“We’re delighted with the decision we made,” confirms Butler. “Our partnership has been beneficial in ways that we didn’t even anticipate at the outset. For example, D2L has turned us on to new funding opportunities. Helping us secure funding from the government of Ontario through the Skills Development Fund was consequential for us as an organization.”

Inspiring new ways of learning

Good Roads started small, introducing a select group of online learning opportunities. They included an all-new micro-credential, which the organization was able to launch in just a few weeks.  

“The government of Ontario had developed a new tool that allowed municipalities to determine whether they needed to apply specific restrictions to roads,” explains Butler. “They asked us to design a rapid course to educate users about the tool. We were able to develop this micro-credential from scratch in a matter of weeks.”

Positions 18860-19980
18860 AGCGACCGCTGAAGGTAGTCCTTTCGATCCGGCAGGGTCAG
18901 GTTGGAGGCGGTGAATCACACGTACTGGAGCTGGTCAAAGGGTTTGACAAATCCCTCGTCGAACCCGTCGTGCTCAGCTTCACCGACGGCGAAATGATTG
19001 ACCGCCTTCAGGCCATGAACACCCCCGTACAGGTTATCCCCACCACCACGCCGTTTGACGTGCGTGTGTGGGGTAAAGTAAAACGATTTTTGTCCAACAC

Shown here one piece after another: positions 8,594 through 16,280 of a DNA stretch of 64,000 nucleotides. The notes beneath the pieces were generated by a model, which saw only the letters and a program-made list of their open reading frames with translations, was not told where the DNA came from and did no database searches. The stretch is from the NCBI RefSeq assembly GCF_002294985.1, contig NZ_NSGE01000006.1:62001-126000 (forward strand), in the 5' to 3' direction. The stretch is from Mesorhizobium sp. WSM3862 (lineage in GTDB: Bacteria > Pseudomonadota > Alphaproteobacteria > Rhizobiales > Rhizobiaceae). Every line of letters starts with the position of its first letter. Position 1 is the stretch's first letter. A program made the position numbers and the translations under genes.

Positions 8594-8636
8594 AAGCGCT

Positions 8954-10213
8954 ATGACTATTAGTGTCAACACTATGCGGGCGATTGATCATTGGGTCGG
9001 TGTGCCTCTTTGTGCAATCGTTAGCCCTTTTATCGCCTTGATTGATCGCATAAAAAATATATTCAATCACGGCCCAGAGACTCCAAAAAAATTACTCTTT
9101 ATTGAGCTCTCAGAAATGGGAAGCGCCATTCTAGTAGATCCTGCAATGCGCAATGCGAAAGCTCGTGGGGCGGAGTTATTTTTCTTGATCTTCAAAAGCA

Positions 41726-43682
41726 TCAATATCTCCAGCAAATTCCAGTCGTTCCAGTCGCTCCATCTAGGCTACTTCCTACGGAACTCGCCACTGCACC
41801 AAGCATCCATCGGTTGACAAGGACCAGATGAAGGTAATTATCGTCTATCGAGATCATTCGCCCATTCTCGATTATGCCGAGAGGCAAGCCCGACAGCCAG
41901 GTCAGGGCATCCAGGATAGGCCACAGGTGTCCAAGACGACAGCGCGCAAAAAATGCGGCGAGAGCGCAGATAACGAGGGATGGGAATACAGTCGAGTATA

He adds: “The government was hoping to get maybe 40 municipalities to register for the micro-credential and we’re at about 109 currently, so we’ve definitely exceeded expectations. It’s a great testament to the power of having an online learning presence. Now that we have the right technology in place, we can develop new learning experiences very quickly and make sure they really resonate with our members.” 


Online training takes off

Good Roads has been able to effectively translate highly applied and hands-on training into an online context. The organization has been steadily building up its course catalogue. Today, trainees have access to 75 unique courses. An increasing number of these are being delivered on Brightspace.